Emergency funds are the first "bucket" people should fill. the 6-9 months is a general rule. It depends what you're comfortable having in cash. One thing to consider is keeping your emergency fund in a short-term bond fund rather than cash so it at least earns something.
Hi Bill, good question! Hardly ever get this one. For clients in retirement, we like to see 3-5 years in cash or cash equivalents so we never have to sell into trouble (witness the last several ugly years) and so most clients don't call their previous emergency accounts that in retirement - we often call them play accounts for expenses they didn't plan for but would still like to spend while they can enjoy what they will purchase. Another way to think about a previous emergency fund is deciding whether to use credit or not - if you tend to carry balances, I'd review cash flow and pay off cc debt with this. Finally, it can serve as an old - fashioned holiday account, travel account, etc.
Staying on the question of cash for another minute, one way to think about holding it in reserve in any market is that it can serve as protection and/or opportunity. For example, when we hold it as protection, we don't expect to earn much on it, although it's always welcome if you do. When it's held for opportunity, we expect to deploy it under an unusual or unexpected market condition. When real estate tanked, those holding cash had a quite literally golden opportunity to use that cash to purchase real estate at very attractive prices.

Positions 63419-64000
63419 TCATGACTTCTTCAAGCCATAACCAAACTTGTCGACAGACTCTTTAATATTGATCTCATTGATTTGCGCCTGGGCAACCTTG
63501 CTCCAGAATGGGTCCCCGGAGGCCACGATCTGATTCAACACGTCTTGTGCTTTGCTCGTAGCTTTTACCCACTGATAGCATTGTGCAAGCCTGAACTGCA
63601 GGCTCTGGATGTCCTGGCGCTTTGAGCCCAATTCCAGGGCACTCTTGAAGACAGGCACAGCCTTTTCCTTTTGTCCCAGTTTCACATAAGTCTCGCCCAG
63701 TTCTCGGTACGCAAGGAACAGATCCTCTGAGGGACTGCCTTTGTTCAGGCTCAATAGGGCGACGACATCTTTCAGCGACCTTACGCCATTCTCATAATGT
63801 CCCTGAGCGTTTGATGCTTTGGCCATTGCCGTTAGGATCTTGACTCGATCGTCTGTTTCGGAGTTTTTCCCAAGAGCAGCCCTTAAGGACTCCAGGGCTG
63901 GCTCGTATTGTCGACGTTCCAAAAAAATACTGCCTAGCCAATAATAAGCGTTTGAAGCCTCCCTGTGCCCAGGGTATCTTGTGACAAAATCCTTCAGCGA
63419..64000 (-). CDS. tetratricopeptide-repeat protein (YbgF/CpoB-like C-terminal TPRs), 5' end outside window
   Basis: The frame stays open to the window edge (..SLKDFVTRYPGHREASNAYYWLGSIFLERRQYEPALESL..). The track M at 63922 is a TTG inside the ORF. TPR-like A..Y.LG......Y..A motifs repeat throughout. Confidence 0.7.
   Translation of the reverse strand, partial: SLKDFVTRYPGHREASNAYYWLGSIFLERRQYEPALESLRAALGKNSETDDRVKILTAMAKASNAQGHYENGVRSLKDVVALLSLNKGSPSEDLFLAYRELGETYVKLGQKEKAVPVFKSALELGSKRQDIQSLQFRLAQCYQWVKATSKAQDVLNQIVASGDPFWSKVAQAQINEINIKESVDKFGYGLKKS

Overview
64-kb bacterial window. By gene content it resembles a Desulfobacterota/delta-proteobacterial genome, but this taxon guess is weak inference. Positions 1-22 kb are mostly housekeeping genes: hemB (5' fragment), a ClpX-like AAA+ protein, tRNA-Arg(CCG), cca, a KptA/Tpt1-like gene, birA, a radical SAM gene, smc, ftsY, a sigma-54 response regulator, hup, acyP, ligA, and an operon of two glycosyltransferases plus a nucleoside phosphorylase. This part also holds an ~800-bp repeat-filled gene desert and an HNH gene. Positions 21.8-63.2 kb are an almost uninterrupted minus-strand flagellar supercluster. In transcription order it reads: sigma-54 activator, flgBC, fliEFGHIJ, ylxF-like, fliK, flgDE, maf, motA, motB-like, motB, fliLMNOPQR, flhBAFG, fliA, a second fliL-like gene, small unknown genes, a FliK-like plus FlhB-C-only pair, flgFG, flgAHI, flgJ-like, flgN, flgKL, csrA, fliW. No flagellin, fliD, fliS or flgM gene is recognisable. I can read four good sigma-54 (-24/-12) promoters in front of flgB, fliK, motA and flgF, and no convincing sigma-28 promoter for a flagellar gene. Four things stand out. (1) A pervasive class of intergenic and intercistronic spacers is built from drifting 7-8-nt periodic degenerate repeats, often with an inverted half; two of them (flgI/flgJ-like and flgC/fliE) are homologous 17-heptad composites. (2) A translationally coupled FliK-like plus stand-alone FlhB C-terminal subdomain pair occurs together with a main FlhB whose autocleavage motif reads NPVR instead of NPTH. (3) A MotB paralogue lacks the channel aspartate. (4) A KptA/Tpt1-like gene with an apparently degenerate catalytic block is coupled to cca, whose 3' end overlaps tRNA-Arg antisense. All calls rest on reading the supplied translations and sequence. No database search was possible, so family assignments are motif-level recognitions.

Good point, Bonnie. Do you think this advice applies to all the uncertainty over the Fiscal Cliff, as well?
Yes, although it feels (no crystal ball here) that taxes must increase simply to help the math of paying our bills - if that's true, then we'd want to bring more income into 2012 than 2013 forward. The rest of it is up for grabs until more work is done.
Lots of great advice on emergency funds, thanks all.
Ouch. I'm sorry the paid professional failed you. I quickly did a search at www.irs.gov and see that publication 590 should have the forms and worksheets for you to calculate this. You would then complete the associated paperwork. I would seek recourse with your CPA - they usually pay the interest and fees on something that is their error and you would simply pay the taxes that would have been due anyway. Good luck.